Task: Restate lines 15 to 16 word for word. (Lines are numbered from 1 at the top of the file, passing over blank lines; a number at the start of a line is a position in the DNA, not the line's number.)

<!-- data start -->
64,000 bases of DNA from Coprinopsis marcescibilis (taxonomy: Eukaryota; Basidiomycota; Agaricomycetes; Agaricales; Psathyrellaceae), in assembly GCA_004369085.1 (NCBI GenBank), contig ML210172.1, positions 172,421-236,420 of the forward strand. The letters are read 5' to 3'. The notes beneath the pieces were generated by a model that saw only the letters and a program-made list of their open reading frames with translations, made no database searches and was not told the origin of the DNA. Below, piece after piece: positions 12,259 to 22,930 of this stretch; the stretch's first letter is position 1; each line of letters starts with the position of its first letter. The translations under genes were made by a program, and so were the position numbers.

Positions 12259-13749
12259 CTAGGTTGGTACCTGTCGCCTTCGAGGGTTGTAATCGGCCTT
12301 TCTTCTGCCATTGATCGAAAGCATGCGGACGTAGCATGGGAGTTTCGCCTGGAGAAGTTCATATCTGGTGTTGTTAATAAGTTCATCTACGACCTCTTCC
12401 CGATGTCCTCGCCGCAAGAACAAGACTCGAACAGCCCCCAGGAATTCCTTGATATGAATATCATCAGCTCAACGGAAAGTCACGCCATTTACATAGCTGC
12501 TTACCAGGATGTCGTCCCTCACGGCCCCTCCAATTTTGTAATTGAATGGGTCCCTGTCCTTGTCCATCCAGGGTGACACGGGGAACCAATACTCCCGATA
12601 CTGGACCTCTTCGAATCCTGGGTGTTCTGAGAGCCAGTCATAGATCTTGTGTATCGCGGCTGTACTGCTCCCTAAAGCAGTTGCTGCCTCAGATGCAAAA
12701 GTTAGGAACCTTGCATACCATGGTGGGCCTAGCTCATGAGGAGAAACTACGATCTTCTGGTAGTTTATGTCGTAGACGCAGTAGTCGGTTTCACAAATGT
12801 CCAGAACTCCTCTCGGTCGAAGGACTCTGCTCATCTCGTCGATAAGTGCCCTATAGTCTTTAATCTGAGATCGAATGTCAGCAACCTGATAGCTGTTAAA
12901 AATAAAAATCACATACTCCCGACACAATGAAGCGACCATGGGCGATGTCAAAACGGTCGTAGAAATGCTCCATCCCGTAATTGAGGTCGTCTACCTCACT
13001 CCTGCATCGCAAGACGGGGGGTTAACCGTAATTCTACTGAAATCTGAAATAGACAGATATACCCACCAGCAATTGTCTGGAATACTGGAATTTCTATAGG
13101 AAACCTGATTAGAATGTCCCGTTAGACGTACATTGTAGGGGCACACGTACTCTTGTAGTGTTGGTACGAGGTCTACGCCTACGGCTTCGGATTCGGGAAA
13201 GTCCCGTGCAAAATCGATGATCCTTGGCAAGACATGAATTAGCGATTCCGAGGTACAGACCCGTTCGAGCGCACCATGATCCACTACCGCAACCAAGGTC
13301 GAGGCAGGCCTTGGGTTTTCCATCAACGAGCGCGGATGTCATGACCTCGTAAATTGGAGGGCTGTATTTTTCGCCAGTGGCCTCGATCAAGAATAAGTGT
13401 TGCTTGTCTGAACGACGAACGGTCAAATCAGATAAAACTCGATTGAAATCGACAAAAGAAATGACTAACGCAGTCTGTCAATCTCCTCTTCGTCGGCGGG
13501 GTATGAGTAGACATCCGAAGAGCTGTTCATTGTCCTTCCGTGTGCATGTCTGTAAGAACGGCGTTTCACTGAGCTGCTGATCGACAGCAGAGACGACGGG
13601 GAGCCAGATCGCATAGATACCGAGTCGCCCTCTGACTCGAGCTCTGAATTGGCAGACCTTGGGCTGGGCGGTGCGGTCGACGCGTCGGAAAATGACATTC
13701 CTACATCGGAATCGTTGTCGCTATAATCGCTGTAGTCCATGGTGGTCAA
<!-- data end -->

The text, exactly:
13401 TGCTTGTCTGAACGACGAACGGTCAAATCAGATAAAACTCGATTGAAATCGACAAAAGAAATGACTAACGCAGTCTGTCAATCTCCTCTTCGTCGGCGGG
13501 GTATGAGTAGACATCCGAAGAGCTGTTCATTGTCCTTCCGTGTGCATGTCTGTAAGAACGGCGTTTCACTGAGCTGCTGATCGACAGCAGAGACGACGGG